The windowsill rack is full of vegetables starts, flowers, herbs and decorative garden plants, slowly growing, waiting for their day in the garden.  So we are in full production mode at this time.  Recently I checked out Burpee's website and found that they have a very useful garden calendar that is specific to your location.  Just enter your zip code and up pops a timeline, similar to what I already have created for myself, with information of when to start seeds inside, when to transplant and when to direct sow into the garden.  It also has information for fall crops.  Unfortunately I couldn't print the page, but I did use it to create a page of my own.  Check it out.  It has proven to be a very useful tool. 

Wednesday, March 28, 2012


Last night the temperature dipped below freezing and I worried that I jumped the gun and planted tomatoes in the hoophouse way too early.  But it was in the 70s last week!!!  Since the hoophouse is unheated, but full of tomato plants, my husband suggested that I put our small ceramic heater in to keep it warm.  I also made sure that there were no air leaks and then covered the entire hoophouse with a big tarp for extra protection.  I was afraid to look in the morning, but lo and behold, the tomato plants were green and healthy looking.  Tonight it's not supposed to be quite so cold and although I once again covered the hoophouse with a tarp, I didn't use the heater.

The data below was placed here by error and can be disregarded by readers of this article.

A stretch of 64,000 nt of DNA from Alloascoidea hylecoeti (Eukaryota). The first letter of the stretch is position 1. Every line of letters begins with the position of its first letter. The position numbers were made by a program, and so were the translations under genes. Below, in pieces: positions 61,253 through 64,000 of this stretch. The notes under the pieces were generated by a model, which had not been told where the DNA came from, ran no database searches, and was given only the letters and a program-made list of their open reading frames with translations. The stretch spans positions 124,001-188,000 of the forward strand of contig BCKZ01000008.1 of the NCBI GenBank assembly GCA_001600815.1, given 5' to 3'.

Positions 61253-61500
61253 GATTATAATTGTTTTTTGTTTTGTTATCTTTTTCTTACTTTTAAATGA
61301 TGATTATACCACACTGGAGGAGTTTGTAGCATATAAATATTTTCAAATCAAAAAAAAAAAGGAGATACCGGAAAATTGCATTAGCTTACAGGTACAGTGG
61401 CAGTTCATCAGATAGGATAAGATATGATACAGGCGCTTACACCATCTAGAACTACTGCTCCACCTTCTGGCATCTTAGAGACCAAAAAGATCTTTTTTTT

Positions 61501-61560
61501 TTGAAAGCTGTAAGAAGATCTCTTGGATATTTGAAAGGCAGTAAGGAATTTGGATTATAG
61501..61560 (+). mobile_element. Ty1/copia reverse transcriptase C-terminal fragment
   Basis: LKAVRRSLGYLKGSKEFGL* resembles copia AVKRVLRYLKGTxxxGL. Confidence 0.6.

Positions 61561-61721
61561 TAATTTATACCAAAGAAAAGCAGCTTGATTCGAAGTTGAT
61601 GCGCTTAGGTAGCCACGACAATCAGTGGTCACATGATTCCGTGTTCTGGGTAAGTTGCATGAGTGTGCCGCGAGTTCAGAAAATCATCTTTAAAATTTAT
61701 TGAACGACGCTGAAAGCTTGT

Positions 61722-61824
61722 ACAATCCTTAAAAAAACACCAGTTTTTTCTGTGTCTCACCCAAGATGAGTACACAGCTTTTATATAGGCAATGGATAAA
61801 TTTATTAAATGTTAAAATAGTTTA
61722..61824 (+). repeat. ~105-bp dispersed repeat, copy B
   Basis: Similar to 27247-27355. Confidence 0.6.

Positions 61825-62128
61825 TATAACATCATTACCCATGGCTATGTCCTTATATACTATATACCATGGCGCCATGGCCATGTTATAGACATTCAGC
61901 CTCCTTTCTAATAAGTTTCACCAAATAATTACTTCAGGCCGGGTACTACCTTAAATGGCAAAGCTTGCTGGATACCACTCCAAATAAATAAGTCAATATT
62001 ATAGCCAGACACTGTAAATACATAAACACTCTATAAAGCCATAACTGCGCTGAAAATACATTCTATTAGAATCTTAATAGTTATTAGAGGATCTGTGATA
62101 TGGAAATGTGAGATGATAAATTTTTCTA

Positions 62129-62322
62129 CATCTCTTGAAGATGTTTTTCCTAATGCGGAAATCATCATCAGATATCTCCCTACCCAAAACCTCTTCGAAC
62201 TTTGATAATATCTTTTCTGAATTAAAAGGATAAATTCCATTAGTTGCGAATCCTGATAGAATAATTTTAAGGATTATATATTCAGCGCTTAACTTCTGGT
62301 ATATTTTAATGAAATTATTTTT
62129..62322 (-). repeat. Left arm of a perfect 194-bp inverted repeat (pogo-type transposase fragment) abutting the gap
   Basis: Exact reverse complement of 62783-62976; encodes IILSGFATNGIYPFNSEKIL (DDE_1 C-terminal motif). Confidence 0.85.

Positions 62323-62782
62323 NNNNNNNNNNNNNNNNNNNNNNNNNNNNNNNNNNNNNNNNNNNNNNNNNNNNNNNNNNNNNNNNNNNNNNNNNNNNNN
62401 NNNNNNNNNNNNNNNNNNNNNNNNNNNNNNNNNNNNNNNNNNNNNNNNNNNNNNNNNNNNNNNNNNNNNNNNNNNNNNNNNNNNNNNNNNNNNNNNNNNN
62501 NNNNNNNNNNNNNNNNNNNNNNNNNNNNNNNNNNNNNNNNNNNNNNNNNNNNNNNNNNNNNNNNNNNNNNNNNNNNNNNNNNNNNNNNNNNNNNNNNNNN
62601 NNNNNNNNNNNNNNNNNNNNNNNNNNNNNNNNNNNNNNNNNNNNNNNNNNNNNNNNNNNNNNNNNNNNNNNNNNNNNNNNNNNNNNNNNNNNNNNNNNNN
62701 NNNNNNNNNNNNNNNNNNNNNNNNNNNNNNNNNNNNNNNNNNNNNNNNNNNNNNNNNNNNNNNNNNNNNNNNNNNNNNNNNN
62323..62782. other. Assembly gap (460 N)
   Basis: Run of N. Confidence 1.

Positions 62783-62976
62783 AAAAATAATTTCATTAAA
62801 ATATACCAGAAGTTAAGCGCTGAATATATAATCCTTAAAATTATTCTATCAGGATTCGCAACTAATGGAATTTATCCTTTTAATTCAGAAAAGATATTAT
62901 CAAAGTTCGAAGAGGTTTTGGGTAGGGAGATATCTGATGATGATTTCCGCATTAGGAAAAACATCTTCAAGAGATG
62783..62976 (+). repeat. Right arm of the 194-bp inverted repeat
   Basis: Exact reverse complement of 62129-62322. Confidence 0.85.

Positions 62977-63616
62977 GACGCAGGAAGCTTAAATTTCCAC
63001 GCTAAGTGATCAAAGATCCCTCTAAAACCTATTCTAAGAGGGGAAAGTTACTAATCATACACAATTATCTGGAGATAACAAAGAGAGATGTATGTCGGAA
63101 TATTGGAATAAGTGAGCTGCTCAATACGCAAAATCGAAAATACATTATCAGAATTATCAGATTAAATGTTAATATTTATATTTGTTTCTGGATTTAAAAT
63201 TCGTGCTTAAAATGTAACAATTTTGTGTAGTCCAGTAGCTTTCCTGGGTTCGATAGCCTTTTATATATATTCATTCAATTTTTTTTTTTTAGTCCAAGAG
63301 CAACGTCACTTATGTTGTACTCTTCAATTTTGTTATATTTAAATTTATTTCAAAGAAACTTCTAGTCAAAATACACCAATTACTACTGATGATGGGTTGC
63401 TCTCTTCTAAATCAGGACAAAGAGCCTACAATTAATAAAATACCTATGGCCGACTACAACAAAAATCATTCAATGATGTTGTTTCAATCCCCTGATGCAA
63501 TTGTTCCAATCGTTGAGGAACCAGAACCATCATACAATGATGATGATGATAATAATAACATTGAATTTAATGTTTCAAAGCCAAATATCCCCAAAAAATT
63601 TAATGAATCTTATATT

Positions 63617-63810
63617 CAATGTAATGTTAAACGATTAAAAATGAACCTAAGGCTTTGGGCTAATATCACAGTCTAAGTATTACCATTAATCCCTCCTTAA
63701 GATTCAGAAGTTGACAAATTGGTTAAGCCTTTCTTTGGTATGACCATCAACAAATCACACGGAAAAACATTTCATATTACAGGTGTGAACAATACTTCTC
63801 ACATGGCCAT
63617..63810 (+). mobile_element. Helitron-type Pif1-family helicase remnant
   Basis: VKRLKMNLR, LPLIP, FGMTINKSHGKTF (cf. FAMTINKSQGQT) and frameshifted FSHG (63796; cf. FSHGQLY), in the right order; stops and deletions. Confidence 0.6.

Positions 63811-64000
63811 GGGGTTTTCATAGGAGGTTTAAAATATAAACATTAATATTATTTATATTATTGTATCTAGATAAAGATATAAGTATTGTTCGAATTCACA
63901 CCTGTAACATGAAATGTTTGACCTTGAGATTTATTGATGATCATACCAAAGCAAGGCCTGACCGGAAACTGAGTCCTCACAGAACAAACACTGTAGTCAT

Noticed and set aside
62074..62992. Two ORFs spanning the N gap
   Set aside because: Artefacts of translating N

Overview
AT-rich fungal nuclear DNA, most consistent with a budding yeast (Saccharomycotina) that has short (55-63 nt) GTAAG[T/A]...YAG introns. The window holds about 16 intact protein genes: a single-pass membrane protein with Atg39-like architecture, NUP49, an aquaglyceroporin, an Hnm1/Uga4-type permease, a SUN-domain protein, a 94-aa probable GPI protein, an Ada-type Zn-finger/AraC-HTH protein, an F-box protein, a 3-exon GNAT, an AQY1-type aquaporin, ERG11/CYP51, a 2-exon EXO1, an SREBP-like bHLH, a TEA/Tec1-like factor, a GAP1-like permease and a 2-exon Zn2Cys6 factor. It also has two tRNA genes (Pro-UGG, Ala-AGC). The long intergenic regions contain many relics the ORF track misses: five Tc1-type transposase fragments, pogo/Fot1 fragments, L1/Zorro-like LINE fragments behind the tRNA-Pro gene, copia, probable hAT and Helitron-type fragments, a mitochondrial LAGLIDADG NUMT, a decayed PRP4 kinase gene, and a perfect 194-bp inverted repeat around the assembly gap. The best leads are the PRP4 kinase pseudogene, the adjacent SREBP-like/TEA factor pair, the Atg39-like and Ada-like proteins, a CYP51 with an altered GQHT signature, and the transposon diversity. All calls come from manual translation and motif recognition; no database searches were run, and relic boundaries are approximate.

As an experiment, when we were expecting the freezing temperatures, I planted a few small tomato plants on the south side of my house and covered them with a storage box.  The plants were fine when I looked the next morning.  I've been thinking about putting a small hoophouse or lean-to there as I think that is the warmest side of the house and protected from the west wind.  I think that it would be the ideal site for cold weather crops.  And if I made a lean-to against the house, the wall would be a thermal mass.  I need to think about it and decide whether or not I need even more garden to take care of. 

So the conclusion is that unless the temperature dips down below freezing, my unheated hoophouse does the job and protects my plants.  The tomatoes appear happy and green and like being out of the restraints of their pots. 

As an extra precaution, I threw an old sheet over the early lettuce to keep the frost off of it.  That seemed to work.  Although I did notice that the primrose planted in the windowboxes were a bit frost nipped, but perked up the next day.  The extended forecast predicts cooler temperatures, but no nights below freezing.  So I think that we are 'home free' from here on out!